By Myron My
In 1908, conjoined twins Daisy and Violet Hilton were born in England. About 55 years later, Colleen Burke and her twin sister were born – five minutes apart separated by three years. Burke was born with two vaginas, and her sister was born severely disabled with Cerebral Palsy. Presented as part of La Mama Theatre’s Exploration season for presenting work in various stages of development, and under the dramaturgy of Doug McLeod, Burke’s Cleave explores the relationship that each set of twins had and – despite the decades between them – the similarities shared between their lives.
Having only completed the story very recently, Burke performs a scripted reading of Cleave while placing a select number of props on the stage. There is a toy train set, a sculpture of two fused humans embracing, a photo of the Hilton twins, and a rolling pin. There are also a number of props revealed throughout the show, which – especially during a scripted reading – allow us to remain visually engaged with the performance.
At times, Burke breaks from script and describes to us how she envisions the following scene taking place, and it will be interesting to see how these various ideas are actually executed. As a skilled puppet-maker and puppeteer, Burke’s main goal is to play both the conjoined twins where she is one twin and the other is a puppet manipulated by her.
Burke’s research into the Hilton twins’ lives is detailed and the parallels between their experiences and those of Burke and her sister are well tied-in. There are moments however, when switches between the three stories could be more closely linked with the theme of the current anecdote being explored, as this would allow for not only a smoother transition into the next story but a more fluid and easy-to-follow narrative.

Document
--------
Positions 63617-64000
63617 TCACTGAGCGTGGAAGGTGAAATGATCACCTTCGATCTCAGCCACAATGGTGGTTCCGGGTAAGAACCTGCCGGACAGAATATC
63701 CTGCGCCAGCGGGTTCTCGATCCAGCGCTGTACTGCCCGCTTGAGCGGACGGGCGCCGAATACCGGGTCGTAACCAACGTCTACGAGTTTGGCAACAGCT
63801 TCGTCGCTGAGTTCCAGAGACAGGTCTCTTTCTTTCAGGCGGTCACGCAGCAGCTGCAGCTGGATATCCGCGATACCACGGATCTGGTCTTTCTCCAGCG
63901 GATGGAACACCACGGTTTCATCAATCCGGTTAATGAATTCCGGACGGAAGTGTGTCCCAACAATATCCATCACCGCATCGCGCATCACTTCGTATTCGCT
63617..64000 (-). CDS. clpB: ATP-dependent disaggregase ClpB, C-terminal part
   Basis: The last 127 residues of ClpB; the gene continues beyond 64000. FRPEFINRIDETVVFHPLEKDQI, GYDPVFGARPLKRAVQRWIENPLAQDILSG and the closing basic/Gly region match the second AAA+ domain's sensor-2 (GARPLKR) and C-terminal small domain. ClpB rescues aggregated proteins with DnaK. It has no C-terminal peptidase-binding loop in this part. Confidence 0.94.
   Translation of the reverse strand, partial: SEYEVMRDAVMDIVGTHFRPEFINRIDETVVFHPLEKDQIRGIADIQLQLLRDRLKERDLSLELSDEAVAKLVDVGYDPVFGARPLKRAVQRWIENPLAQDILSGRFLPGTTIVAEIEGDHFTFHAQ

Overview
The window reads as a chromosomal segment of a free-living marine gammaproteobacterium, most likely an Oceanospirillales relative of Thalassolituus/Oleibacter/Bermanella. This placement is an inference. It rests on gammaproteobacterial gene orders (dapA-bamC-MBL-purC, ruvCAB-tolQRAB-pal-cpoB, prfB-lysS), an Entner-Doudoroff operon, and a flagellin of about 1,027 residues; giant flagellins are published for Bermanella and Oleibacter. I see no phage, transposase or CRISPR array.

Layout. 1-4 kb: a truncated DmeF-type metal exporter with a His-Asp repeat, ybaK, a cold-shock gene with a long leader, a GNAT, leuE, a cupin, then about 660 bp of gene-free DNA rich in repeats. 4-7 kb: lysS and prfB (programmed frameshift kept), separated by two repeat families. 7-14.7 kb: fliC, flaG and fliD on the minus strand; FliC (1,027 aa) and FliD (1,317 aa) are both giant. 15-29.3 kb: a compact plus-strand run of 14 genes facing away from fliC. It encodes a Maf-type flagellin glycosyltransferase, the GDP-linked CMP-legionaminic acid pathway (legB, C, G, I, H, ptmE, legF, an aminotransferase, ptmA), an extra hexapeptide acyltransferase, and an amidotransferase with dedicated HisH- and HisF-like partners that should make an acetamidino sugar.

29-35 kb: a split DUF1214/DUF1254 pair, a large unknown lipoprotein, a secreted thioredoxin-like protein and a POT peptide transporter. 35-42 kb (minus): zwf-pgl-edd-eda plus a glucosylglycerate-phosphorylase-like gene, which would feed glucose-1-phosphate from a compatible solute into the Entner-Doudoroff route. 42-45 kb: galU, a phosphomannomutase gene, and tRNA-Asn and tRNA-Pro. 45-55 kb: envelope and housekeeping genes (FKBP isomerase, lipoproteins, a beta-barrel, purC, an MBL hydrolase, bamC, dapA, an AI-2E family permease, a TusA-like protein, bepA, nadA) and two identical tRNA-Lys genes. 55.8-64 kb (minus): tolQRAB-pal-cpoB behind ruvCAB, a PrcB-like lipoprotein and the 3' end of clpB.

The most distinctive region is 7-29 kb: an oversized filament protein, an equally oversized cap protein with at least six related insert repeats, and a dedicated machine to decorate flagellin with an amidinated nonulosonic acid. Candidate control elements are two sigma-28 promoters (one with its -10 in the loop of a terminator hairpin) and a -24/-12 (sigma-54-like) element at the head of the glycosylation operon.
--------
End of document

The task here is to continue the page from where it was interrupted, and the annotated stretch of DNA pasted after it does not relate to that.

Cleave starts off strongly with the stories being presented as performances by the various characters within the lives of the four women, and the intended use of puppets. Towards the second half, it seems to turn more into Burke re-telling much of her life and that of the twins’, with little performance aspect to it. While the stories are engaging, that performative aspect from earlier greatly assists in entertaining the audience and taking the show to the next level. Furthermore, it may also prevent Burke from breaking “character” when recalling the more emotional moments of her own life.
While Cleave is very much a work in progress, Burke has managed to create a captivating story that deserves to get bigger and better and come to fruition on stage as a fully developed piece, and I look forward to seeing this work in its next phase.
Cleave was performed between 6 – 8 December at La Mama Theatre.
Image by Michael Camillieri